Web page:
How different debts are recovered after death
If you have an outstanding loan when you die, which is secured against an asset owned by you, the lender can take that asset if repayments on the loan stop. So although your friend or family member is not technically responsible for your debt, the estate may lose the asset if the loan can’t be repaid. If the secured loan is in joint names, unless the co-borrower maintains repayments, it may be repossessed.
If you have a debt in joint names – e.g. a credit card debt – then everyone whose name is on the account is responsible for the debt. If one account-holder dies, their estate may be used to pay off part of the debt or the joint account-holder will be responsible for the whole debt.
If the deceased account-holder has no assets in their estate, or not enough to fully pay off their share of the debt, then the other account-holder will have to pay everything that is outstanding.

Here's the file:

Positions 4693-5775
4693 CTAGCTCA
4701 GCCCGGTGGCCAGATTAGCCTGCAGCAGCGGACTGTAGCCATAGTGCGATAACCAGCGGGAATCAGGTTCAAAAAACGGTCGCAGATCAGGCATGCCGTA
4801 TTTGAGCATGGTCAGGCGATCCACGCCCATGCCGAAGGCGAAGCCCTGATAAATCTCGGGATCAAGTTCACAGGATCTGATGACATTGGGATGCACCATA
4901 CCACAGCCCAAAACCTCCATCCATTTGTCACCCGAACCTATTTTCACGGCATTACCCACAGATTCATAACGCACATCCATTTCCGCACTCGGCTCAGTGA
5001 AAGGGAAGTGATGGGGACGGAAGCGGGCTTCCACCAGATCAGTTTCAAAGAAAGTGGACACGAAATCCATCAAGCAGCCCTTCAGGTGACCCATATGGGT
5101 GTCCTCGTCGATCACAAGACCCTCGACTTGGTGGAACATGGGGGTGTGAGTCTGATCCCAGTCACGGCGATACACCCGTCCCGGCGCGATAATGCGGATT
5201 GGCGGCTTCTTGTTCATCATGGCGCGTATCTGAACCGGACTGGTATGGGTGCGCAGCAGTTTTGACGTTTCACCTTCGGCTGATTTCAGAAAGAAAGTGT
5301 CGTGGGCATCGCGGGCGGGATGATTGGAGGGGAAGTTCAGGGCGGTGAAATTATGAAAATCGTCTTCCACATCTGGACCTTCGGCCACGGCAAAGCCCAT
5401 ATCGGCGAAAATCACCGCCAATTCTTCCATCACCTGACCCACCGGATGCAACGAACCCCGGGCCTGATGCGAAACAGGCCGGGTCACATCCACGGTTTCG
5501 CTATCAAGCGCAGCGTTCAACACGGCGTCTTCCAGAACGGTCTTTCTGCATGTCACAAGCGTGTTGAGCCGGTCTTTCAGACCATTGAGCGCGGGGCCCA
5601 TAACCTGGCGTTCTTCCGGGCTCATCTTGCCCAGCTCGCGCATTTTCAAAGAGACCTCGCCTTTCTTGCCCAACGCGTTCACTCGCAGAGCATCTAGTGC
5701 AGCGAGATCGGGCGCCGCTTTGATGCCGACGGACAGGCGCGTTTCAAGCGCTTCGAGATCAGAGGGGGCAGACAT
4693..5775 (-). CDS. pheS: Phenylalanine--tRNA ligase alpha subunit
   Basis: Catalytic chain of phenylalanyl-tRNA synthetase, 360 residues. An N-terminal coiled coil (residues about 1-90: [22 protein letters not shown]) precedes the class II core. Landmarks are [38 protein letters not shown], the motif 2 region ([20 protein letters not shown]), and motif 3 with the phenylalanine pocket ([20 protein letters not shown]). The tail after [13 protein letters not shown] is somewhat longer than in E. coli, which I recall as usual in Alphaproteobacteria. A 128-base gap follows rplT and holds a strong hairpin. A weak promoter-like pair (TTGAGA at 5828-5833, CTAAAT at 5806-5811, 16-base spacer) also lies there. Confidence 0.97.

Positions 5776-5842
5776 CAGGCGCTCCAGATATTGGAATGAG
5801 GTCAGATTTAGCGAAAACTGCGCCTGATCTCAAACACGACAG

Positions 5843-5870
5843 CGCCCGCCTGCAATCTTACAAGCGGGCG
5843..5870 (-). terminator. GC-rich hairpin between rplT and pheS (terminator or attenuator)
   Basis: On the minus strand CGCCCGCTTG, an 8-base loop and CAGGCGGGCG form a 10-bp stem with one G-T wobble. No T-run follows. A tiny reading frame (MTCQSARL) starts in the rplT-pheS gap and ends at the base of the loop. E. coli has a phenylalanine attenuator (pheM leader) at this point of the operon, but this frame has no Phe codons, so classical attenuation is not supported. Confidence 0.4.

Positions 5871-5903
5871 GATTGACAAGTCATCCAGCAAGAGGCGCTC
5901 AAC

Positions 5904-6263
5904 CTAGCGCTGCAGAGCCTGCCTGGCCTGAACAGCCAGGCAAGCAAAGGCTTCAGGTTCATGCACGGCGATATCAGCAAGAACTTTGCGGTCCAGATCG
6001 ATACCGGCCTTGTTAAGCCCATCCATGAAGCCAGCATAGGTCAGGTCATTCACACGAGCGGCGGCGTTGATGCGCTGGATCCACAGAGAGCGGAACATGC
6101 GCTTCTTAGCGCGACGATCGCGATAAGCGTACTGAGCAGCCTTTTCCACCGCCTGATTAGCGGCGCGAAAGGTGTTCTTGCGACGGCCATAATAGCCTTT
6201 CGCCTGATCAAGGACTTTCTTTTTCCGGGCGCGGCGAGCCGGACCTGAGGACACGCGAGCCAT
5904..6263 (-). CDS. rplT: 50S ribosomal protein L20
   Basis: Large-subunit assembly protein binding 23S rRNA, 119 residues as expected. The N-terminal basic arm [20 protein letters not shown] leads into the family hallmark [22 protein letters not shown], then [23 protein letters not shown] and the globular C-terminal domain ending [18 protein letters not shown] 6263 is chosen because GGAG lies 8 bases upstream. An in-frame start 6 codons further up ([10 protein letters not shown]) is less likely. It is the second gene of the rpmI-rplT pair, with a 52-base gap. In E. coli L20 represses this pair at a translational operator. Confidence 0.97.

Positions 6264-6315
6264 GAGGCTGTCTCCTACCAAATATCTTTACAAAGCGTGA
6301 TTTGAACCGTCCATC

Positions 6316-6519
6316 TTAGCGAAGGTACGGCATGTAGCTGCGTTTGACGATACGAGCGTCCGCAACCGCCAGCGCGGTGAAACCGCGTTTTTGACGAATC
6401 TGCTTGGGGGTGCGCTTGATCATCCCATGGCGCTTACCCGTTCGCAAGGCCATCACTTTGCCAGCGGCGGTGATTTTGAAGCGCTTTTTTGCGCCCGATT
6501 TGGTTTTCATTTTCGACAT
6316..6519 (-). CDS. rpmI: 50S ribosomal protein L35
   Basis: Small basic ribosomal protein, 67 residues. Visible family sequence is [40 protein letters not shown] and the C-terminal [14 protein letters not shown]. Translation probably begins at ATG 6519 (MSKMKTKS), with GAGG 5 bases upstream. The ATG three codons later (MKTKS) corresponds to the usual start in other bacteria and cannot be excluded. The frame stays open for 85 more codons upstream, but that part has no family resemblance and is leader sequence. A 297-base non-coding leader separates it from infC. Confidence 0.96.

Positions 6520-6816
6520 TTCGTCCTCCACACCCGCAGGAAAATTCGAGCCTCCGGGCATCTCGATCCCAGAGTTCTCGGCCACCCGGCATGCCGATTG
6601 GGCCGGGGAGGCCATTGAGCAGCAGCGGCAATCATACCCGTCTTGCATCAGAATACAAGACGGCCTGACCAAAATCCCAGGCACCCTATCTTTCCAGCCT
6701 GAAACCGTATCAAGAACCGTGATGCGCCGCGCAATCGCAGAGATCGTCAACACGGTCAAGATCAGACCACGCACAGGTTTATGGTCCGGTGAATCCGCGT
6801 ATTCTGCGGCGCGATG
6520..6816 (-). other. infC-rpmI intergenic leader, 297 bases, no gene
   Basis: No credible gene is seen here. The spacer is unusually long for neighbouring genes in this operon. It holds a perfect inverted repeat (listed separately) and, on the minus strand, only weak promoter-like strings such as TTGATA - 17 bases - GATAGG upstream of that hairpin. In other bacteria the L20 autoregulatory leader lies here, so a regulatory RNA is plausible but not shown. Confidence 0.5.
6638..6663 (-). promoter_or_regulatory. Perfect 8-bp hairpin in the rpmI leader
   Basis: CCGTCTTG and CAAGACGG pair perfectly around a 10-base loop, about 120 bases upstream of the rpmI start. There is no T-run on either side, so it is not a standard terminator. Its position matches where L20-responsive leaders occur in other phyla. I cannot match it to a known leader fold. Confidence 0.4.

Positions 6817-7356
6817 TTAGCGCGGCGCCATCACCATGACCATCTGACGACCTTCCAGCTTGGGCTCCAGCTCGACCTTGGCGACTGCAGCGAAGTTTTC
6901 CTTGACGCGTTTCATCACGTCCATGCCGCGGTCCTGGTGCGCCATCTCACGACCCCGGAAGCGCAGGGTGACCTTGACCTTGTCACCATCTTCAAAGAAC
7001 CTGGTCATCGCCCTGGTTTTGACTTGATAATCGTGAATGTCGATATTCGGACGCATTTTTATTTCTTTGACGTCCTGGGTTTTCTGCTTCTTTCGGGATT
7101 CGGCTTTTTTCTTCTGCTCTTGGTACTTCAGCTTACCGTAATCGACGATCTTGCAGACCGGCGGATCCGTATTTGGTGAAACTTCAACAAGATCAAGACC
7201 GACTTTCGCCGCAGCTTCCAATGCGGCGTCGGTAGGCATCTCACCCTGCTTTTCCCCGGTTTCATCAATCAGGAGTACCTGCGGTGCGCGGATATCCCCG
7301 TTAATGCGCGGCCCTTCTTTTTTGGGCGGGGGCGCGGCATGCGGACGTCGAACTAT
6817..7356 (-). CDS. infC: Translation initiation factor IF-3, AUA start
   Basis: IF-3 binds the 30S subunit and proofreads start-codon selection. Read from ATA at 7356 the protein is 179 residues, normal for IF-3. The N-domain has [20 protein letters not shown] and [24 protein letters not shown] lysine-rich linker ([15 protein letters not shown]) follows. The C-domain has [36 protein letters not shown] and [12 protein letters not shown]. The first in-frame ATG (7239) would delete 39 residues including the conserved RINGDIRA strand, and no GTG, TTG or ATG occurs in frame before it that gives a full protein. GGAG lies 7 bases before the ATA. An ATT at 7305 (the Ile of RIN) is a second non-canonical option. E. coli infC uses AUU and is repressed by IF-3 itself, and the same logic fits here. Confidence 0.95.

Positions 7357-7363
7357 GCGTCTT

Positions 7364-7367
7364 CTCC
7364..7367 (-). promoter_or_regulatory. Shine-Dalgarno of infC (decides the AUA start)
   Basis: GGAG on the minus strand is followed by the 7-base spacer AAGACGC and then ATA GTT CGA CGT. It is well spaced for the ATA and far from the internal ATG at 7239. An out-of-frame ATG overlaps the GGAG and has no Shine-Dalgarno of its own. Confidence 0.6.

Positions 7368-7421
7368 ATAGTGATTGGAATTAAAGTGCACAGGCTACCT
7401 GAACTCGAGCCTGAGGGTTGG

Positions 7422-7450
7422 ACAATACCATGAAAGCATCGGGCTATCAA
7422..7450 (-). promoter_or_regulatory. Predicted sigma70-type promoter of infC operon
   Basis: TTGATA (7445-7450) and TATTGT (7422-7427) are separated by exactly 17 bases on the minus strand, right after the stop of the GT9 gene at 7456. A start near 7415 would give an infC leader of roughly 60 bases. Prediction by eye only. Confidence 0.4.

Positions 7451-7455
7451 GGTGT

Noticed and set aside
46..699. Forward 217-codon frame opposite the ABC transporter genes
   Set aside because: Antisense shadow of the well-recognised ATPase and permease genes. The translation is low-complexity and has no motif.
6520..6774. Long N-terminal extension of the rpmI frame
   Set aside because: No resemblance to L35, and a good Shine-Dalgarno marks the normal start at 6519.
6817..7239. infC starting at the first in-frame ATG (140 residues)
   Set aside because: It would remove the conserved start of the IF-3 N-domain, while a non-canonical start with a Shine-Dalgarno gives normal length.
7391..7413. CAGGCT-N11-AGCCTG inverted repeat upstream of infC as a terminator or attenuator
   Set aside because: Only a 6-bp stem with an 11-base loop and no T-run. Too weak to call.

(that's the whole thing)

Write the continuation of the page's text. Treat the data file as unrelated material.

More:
When you guarantee a loan for someone, you are promising to continue repayments if the borrower stops making them.
So, if you have a loan that is guaranteed by someone else, that person will be responsible for making repayments if you stop making them.
If a friend or family member has guaranteed your loan, the bank can chase that person for the debt after you have died. If the debt is secured, the bank can also sell the secured asset.
If your estate doesn’t have enough money to pay out all your debts, and the debts are unsecured debts in your name only, with no guarantor, then the debts may not have to be fully paid.
A lender cannot request your family members to pay your debts after you have died, unless:
- they have an asset which has been used as security for your loan
- they are a joint borrower, or
- they have guaranteed your loan.
The executor will deal with the lenders and let them know that the debts will not be repaid. The executor is responsible for checking whether there are any assets, such as superannuation or insurance, available to creditors to repay the debts. Other family members do not have to do anything.